I have reflected on this part of my life as Belarus is joining Russia in attacking the Ukraine. Under the Soviet, they were all neighbors. And now they are killing each other. And we are inching closer to the brink of a 3rd World War. So again I am left thinking what do we know about the culture of the former Soviet Union? Upon reflection I recall a story that I heard during my time in Minsk. As it goes:

When Josef Stalin was on his deathbed he called in two likely successors, to test which one of the two had a better knack for ruling the country. He ordered two birds to be brought in and presented one bird to each of the two candidates. The first one grabbed the bird, but was so afraid that the bird could free himself from his grip and fly away that he squeezed his hand very hard, and when he opened his palm, the bird was dead. Seeing the disapproving look on Stalin’s face and being afraid to repeat his rival’s mistake, the second candidate loosened his grip so much that the bird freed himself and flew away. Stalin looked at both of them scornfully. “Bring me a bird!” he ordered. They did. Stalin took the bird by its legs and slowly, one by one, he plucked all the feathers from the bird’s little body.  Then he opened his palm. The bird was laying there naked, shivering, helpless. Stalin looked at him, smiled gently and said, “You see… and he is even thankful for the human warmth coming out of my palm.”

There are many reasons that Russia is invading the Ukraine (e.g. politics, religion, ego, economy, etc.) Beyond the rationale, it is clear that Putin expected to pluck the feathers and hold a thankful Ukraine in him palm.

Putin is no Stalin even if he wants to be because Ukraine will not be a play the part of the bird. For now they are refusing to be caged. Let’s hope for peace and soon. I have trouble imaging Putin calling it quits quietly.

Facing Out: Dr Paul Farmer z’l and the Cherubim

Yadid, our oldest, is turning 18 this week. It seems that just yesterday he had the cherubic face at the top of this blog.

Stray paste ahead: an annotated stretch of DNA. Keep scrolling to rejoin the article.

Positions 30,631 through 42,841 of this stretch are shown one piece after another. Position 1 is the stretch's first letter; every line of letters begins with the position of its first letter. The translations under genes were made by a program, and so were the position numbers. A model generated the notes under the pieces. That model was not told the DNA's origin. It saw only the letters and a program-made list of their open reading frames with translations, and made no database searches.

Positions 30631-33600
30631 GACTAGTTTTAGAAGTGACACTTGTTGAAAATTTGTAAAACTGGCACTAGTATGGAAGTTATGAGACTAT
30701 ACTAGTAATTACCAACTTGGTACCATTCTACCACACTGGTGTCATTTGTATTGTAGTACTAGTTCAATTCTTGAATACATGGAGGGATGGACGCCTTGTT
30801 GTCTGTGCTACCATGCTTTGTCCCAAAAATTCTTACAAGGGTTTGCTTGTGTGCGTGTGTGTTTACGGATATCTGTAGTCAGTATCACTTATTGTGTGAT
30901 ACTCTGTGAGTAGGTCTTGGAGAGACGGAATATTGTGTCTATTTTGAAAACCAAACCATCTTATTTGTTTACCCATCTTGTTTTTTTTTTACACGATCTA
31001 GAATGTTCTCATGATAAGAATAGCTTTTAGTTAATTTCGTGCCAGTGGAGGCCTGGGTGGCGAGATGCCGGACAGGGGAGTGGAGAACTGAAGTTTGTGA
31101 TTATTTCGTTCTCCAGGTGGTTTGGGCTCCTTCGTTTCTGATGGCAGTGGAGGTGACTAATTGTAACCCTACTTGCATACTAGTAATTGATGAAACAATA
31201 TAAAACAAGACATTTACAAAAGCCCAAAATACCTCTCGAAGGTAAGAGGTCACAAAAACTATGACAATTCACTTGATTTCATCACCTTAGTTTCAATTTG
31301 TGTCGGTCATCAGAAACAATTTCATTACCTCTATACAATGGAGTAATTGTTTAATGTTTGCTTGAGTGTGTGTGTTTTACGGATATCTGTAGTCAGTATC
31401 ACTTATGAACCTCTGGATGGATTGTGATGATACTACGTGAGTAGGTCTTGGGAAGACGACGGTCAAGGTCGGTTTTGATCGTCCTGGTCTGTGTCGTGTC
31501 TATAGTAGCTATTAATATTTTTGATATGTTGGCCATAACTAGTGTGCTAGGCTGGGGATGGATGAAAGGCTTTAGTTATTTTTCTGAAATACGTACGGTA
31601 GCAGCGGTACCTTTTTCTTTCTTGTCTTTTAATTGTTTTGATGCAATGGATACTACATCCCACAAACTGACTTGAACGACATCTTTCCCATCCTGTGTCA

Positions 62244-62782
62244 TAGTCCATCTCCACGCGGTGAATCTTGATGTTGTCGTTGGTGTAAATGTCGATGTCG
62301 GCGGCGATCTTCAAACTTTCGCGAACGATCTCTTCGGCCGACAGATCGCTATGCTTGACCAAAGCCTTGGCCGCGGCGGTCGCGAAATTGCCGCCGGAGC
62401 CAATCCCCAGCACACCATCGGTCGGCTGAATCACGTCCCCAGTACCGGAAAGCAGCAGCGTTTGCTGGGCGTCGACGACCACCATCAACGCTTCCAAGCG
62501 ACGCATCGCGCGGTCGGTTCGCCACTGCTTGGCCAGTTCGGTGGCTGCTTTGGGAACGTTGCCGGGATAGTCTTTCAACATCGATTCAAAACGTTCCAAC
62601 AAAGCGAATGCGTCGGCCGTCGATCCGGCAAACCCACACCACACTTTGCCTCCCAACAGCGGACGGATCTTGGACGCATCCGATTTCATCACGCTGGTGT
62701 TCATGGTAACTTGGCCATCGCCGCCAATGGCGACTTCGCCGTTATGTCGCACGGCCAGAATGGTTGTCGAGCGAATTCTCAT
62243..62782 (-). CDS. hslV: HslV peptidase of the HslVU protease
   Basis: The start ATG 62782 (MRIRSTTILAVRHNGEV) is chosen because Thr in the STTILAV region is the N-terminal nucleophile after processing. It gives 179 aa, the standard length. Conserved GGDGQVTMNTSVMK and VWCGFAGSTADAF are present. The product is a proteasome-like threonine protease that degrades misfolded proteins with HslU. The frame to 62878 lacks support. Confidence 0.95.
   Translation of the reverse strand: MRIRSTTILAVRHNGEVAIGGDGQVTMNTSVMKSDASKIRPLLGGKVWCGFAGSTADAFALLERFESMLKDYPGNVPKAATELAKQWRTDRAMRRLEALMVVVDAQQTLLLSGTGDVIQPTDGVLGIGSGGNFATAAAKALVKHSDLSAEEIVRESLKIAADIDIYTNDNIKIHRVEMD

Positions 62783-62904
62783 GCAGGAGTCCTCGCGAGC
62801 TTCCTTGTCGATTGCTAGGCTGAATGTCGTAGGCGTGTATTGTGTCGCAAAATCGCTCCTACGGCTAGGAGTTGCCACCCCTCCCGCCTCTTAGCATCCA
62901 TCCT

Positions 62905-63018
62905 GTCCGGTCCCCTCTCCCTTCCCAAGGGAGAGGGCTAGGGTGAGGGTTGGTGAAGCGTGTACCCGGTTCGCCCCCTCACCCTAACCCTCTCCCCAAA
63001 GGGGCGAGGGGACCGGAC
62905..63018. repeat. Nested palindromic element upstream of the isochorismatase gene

All of my children all still my little angels, even if they are bigger than me. Where did the time go?

Despite or because Yadid has to shave more regularly I got to thinking about the Cherubim that we read about in VaYakel, this week’s Torah portion. Amidst a description of the construction of the Aron, Holy Ark, we learn about the top of it. There we read:

He made two cherubim of gold; he made them of hammered work, at the two ends of the cover: one cherub at one end and the other cherub at the other end; he made the cherubim of one piece with the cover, at its two ends. The cherubim had their wings spread out above, shielding the cover with their wings. They faced each other; the faces of the cherubim were turned toward the cover.

Exodus 37:7-9

This is at once our most holy image and one which is just too hard to understand. Why are they facing each other? On this the Talmud says:

Rabbi Kattina said: Whenever Israel came up to the Festival, the curtain would be removed for them and the Cherubim were shown to them, whose bodies were inter-twisted with one another, and they would be thus addressed: Look! You are beloved before God as the love between man and woman.

Yoma 54.

It must have been amazing for those three times a year for the Cherubim to touch, but what of the rest of the year? It must have seemed like the Cherubim are perpetually caught in a state of yearning for each other. Rabbi Kattina’s Cherubim spent much of the year frozen, facing inward, and reaching out to each other.

I was thinking about this image as it juxtaposes an image we see in this week’s haftarah, had we read if it was not Shabbat Shekalim. There we learn about the Molten Sea or Brazen Sea. This was a large basin in the Temple in Jerusalem made by Solomon for ablution of the priests. It stood in the south-eastern corner of the inner court. We read in the haftrah: